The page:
Fears that the

Federal Reserve

has fallen "behind the curve" on inflation seem to be, well, inflated.

After a couple of worrying reports on consumer and wholesale prices and some solid jobs data, investors have grown increasingly concerned that the Fed has waited too long to raise interest rates and that the economy is in danger of overheating. The producer and consumer price indices for April, which are due out this week, could fan those flames.

Yet core inflation, which excludes food and energy prices (which are volatile), continues to be held down by overcapacity and strong productivity. The Fed's preferred measure of inflation, the core personal consumption expenditure index, is running at 1.4% year over year, the same trend that prevailed a year ago when it was fear of deflation that loomed largest.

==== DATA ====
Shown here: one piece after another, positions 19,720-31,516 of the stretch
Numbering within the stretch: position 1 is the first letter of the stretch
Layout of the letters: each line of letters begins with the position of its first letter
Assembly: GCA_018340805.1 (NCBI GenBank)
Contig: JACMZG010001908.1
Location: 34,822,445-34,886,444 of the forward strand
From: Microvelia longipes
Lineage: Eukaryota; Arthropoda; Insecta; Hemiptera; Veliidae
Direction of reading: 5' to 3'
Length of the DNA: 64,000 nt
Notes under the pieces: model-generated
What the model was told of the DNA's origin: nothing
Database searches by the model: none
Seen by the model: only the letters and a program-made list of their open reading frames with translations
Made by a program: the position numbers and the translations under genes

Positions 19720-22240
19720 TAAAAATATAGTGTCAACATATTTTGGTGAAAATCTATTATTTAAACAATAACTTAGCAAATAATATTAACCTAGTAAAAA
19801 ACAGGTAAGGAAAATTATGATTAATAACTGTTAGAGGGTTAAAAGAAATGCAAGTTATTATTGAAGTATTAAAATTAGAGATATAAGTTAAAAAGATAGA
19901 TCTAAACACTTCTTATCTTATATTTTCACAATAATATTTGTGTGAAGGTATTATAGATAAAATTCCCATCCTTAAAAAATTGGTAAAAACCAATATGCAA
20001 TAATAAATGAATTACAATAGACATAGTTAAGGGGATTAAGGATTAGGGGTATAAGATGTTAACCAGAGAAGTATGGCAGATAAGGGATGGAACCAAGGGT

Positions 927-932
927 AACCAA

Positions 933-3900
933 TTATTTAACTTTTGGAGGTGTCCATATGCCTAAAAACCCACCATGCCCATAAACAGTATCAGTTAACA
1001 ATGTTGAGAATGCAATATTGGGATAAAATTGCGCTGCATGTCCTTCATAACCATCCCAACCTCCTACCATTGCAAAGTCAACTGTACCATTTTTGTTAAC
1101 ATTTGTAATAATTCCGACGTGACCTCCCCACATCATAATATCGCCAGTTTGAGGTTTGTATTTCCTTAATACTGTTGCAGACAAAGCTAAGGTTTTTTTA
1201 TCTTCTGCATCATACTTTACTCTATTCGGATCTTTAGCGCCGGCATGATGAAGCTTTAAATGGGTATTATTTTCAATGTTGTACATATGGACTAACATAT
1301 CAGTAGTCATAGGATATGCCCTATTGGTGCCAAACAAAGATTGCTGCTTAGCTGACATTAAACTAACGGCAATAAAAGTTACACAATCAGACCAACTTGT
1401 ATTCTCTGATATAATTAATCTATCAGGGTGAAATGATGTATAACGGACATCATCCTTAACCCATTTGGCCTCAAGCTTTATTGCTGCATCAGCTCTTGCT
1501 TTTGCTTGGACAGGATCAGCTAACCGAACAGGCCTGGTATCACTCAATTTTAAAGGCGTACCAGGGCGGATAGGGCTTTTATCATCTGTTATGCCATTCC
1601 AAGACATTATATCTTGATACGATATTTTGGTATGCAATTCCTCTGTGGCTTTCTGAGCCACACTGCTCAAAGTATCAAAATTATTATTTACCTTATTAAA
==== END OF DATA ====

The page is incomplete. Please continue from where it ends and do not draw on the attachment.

If the Fed were to raise rates in the near term, it would be the first time in 40 years that it did so when the year-over-year trend in core inflation was below 2%.

"The analytics of ample slack in both product and labor markets, while narrowing, and evidence of low inflation expectations, point only to a gradual rise in underlying inflation," said Morgan Stanley economist Richard Berner.

He noted that the output gap, or the difference between actual and potential GDP, remains at 1.3% of gross domestic product and could well be larger. Overcapacity and overproduction continue to weigh on a number of industries, leaving them with little pricing power. In addition, the University of Michigan's consumer survey suggests that five- to 10-year median inflation expectations are at 2.5%, a 25-year low.

Inflation expectations are important because they can become a self-fulfilling prophecy. If consumers expect prices to rise sharply in the future, they're likely to buy goods today rather than wait. This creates more demand, which sends prices higher.